From the Carnarvon & Denbigh Herald: March 30th. 1894.


On Monday afternoon an accident befell a young lad named Grindley, the son of Mr. James Grindley, North-penrallt. It appears that a vehicle with passengers was proceeding down Pool-street from Waenfawr, when the boy was knocked down, with the result that the hind wheels went over his legs, and his shoulder was also badly hurt. He was at once taken to Dr. W. J. Williams. He is now recovering as well as can be expected.

From the Carnarvon & Denbigh Herald: April 6th. 1894.


Many tradesmen complain grieviously of the increasing nuisance caused by unruly boys defacing newly painted woodwork with chalk marks. The police authorities, we understand, have undertaken to supress the evil.

From the Carnarvon & Denbigh Herald: April 13th. 1894.


On Wednesday, before the borough bench, David Jones, an elderly miserable-looking man, admitted that he begged a penny. He was let off upon promising to go at once to the workhouse.

From the Carnarvon & Denbigh Herald: May 4th. 1894.


Another example of the dangers which lurk in eatables brought to the table in the form of tinned goods has occurred at Carnarvon this week. Mr. O. D. Jones, draper, partook on Sunday of some potted meat which he had obtained at a local grocer's, and in a short time painful irritation was produced in the stomach, followed by vomiting. Mr. Jones became so ill that two medical men were called in. He is only now recovering from his illness, which he traces directly to the meat.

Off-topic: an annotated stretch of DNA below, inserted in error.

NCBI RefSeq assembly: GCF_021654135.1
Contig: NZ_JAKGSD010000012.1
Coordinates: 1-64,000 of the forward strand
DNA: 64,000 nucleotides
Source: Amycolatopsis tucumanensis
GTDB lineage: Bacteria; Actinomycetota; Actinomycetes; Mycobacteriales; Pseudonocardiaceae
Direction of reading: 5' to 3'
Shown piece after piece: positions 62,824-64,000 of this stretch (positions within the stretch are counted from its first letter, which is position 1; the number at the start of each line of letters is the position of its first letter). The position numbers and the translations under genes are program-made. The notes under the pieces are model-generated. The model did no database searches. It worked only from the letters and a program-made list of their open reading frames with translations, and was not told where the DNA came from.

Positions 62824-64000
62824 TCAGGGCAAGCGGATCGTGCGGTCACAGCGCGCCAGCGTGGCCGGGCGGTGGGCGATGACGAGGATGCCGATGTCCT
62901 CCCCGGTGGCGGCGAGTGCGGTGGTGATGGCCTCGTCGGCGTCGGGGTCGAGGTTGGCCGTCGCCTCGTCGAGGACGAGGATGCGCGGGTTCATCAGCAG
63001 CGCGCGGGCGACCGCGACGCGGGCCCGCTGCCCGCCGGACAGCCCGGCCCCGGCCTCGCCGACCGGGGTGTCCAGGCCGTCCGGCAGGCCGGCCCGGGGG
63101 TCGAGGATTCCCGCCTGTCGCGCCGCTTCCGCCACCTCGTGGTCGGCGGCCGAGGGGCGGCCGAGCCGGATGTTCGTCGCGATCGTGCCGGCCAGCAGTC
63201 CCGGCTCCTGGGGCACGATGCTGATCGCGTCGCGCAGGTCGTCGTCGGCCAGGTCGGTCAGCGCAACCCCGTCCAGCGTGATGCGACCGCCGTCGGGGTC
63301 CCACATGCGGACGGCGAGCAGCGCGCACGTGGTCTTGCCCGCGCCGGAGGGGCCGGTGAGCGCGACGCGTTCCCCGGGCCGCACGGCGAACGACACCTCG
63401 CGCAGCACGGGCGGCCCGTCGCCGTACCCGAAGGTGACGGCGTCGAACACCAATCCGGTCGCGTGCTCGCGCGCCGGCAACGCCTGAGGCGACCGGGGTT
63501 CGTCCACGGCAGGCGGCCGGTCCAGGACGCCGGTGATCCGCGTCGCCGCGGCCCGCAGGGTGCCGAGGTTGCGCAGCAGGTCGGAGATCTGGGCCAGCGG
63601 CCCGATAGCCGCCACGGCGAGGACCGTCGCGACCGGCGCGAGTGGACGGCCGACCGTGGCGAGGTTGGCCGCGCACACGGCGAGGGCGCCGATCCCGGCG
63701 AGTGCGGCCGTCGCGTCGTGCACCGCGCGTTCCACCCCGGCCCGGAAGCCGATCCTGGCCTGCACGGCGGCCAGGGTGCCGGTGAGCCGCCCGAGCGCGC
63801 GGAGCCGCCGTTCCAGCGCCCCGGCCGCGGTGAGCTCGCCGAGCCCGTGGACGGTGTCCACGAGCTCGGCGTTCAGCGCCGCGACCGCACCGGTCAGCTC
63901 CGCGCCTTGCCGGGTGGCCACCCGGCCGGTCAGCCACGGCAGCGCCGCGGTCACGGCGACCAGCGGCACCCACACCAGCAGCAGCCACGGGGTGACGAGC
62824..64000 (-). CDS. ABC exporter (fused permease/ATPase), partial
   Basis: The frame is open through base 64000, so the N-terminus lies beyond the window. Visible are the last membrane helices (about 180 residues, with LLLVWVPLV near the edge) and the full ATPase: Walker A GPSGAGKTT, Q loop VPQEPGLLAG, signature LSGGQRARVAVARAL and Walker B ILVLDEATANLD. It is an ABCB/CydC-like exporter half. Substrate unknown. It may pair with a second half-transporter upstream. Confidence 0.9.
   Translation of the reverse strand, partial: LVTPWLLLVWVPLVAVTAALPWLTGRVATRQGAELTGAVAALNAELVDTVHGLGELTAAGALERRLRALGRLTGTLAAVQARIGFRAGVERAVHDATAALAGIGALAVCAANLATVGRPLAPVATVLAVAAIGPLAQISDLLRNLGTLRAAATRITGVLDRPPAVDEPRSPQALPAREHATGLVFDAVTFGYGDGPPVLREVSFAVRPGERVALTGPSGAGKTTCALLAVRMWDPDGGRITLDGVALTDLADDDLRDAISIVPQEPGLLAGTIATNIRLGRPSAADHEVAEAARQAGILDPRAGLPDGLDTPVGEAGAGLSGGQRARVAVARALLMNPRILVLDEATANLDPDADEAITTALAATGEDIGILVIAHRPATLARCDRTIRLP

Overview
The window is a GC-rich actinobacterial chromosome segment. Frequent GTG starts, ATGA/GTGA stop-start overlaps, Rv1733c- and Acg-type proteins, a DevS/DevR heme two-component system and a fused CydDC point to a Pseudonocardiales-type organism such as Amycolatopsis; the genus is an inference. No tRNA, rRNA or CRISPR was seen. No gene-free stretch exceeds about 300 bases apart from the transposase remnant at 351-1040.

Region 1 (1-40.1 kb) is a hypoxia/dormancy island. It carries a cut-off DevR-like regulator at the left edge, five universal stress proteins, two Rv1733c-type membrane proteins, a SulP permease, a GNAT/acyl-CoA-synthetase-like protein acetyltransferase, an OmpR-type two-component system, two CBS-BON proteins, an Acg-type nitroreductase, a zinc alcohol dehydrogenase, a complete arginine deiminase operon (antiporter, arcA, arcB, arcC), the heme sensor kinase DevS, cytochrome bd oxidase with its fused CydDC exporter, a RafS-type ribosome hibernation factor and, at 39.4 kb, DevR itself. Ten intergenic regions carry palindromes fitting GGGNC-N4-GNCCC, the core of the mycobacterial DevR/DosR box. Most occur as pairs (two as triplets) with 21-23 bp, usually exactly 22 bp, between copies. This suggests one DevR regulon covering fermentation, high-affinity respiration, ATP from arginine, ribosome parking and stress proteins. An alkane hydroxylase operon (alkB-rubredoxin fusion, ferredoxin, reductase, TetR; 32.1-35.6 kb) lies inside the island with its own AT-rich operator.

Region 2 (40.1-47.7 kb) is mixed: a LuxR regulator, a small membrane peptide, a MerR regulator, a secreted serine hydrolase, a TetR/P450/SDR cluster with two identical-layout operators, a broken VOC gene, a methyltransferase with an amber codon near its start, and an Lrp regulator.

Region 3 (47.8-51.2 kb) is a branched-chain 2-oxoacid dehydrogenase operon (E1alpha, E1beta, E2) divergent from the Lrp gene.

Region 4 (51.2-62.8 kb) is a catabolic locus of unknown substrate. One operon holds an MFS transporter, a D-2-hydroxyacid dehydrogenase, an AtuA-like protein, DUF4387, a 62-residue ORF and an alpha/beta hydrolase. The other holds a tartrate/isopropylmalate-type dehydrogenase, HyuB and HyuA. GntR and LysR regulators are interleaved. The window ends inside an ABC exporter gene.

From the Carnarvon & Denbigh Herald: May 4th. 1894.


The employees of Messrs. J. Owen and Son, foundry and timber yard, numbering about 50, have sent in a requisition to have their hours of labour reduced without deduction in wages. The hours at present worked are ten and a half, and six and a half of Saturdays, making a total of 59 per week. The nature or the extent of the reduction is not specified, that matter being left to the employers, who have always been ready to treat their men with consideration. They were the first employers in the town to grant the half holiday on Saturdays.

From the Carnarvon & Denbigh Herald: May 25th. 1894.


The Drych, a Welsh American newspaper published at Utica, refers in terms of eulogy to the success of the Misses Hope. Both ladies have lately joined the Hebron Church Choir at Chicago, where their service is a great acquisition to the vocal strength of the choir, and is highly appreciated.

From the Carnarvon & Denbigh Herald: May 25th. 1894.


The work of making the new "island" platform and waiting rooms together with other improvements at the railway station is being carried out with considerable rapidity, with a view of its completion before the beginning of July, when it is expected that heavy traffic will take place on account of the Royal visit and the holding of the National Eisteddfod. When the work is completed, the improvements will be greatly to the convenience of passengers and the railway officials.